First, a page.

7/7/2011 5:16 PM ET|
4 investments for generating income
Locking in a steady income stream is as hard as it's ever been. But it's not impossible. Here are strategies to consider.
Hunting for a safe, decent yield these days is a lot like looking for the perfect house: Even if you find it, you start worrying right away that it may lose its value.
Just look at what's happening in the neighborhood. Banks are offering less than 1% if you give them your money for a year. Hand it to the U.S. government for a 10-year bond, that bedrock of safety, and you'll get less than 3%.
And that's not the half of it. When the rock-bottom interest rates start to rise -- and they eventually will -- the value of your fixed-income investment could take a tumble as the return starts to look paltry.
This bind comes just as income has emerged as the top priority for more investors than ever.
"My clients are talking about it all the time," says Maureen Raihle, managing director in Chicago for Merrill Lynch's Private Banking and Investment Group.
No wonder: Some 40 million Americans are already over 65, and another 40 million are between 50 and 60. Everyone, it seems, is either retirement age or headed there -- and they all need income.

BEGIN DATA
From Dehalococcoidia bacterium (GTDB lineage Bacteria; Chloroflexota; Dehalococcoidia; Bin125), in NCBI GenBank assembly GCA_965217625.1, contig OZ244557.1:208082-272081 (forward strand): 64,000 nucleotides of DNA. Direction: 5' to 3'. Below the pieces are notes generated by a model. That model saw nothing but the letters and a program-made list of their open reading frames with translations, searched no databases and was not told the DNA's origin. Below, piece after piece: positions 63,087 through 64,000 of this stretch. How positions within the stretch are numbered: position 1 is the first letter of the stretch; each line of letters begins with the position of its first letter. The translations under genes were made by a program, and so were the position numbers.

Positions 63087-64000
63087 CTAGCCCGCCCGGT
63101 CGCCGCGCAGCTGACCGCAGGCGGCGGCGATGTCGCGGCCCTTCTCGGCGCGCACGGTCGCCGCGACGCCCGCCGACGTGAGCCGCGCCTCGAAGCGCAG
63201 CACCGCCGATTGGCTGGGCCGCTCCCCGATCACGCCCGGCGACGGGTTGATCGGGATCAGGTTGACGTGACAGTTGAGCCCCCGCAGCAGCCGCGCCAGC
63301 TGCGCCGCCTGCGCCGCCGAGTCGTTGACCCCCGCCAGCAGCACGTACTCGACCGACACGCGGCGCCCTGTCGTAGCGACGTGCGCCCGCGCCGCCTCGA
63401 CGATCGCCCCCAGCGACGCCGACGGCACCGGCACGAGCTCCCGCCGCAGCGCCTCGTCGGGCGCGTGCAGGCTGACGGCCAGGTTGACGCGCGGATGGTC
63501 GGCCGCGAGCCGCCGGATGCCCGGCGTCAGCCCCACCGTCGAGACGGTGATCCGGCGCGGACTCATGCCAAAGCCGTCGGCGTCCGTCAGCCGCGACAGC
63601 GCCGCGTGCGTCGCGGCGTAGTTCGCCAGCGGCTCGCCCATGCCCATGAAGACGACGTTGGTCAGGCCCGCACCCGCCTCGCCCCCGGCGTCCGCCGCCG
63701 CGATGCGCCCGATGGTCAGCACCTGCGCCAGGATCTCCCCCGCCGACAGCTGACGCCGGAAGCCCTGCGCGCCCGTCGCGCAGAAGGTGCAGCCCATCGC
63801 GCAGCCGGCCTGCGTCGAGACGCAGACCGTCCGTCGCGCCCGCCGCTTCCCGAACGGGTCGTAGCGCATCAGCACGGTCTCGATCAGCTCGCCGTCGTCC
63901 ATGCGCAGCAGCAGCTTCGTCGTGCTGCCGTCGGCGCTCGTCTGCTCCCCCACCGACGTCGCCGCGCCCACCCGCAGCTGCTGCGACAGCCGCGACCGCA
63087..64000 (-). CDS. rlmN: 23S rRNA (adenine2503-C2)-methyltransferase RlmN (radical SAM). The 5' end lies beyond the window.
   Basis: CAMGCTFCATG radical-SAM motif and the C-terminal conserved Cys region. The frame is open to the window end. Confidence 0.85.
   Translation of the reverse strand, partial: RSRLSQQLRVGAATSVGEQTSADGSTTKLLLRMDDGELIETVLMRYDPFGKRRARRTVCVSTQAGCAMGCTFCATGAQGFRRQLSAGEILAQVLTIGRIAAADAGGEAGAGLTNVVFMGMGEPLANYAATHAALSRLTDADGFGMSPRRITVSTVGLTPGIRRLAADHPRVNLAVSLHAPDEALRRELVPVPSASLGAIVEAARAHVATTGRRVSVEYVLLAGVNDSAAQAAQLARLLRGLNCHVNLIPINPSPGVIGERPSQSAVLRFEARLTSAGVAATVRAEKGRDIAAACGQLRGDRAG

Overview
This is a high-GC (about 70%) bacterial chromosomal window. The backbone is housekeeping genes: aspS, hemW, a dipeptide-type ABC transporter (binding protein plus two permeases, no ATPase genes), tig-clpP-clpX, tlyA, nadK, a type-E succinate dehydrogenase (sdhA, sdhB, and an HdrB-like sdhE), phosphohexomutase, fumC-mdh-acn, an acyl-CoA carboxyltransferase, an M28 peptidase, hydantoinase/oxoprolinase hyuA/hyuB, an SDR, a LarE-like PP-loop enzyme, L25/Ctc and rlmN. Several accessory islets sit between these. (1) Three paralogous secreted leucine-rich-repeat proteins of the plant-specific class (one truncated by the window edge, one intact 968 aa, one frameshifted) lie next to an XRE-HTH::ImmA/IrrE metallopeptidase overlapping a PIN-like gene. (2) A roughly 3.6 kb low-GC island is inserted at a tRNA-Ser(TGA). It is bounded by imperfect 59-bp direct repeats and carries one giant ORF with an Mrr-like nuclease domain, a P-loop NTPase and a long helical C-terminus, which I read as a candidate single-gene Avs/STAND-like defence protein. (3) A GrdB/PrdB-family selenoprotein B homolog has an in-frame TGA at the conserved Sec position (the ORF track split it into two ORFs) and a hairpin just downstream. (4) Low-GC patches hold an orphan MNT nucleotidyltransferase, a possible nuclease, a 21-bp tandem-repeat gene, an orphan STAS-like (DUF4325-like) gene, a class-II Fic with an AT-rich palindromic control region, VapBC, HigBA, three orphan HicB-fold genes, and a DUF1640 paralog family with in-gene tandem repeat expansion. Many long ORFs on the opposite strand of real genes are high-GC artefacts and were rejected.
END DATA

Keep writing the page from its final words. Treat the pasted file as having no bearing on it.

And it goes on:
In fact, income generation in retirement was cited as more important than any other financial goal by nearly 80% of investors surveyed last summer by Allianz Global Investors.
So what should you do?
The classic solution is laddering -- buying bonds or CDs that mature at staggered intervals, such as every six months, once a year and every two years. Holding these short-term and longer-term bonds decreases interest rate risk by spreading it along maturities. If rates are rising, for example, as one bond matures the funds can be reinvested into higher-yield bonds.
But right now there's a big problem with laddering. Meg Green, chief executive of Meg Green & Associates in Miami, points out that rates are so low "you're not getting anything on the short end and are left with no income for the first few years."
But there are other options if you're willing to take on some risk.
Some big consumer-staples companies are offering attractive dividend yields, such as Coca-Cola (KO, news) (its shares yield 2.8%), General Mills (GIS, news)(yielding 3.3%), Johnson & Johnson (JNJ, news) (yielding 3.4%) and Procter & Gamble (PG, news) (yielding 3.3%).
While the yields will decline when the stocks strengthen, you could end up with some nice capital appreciation.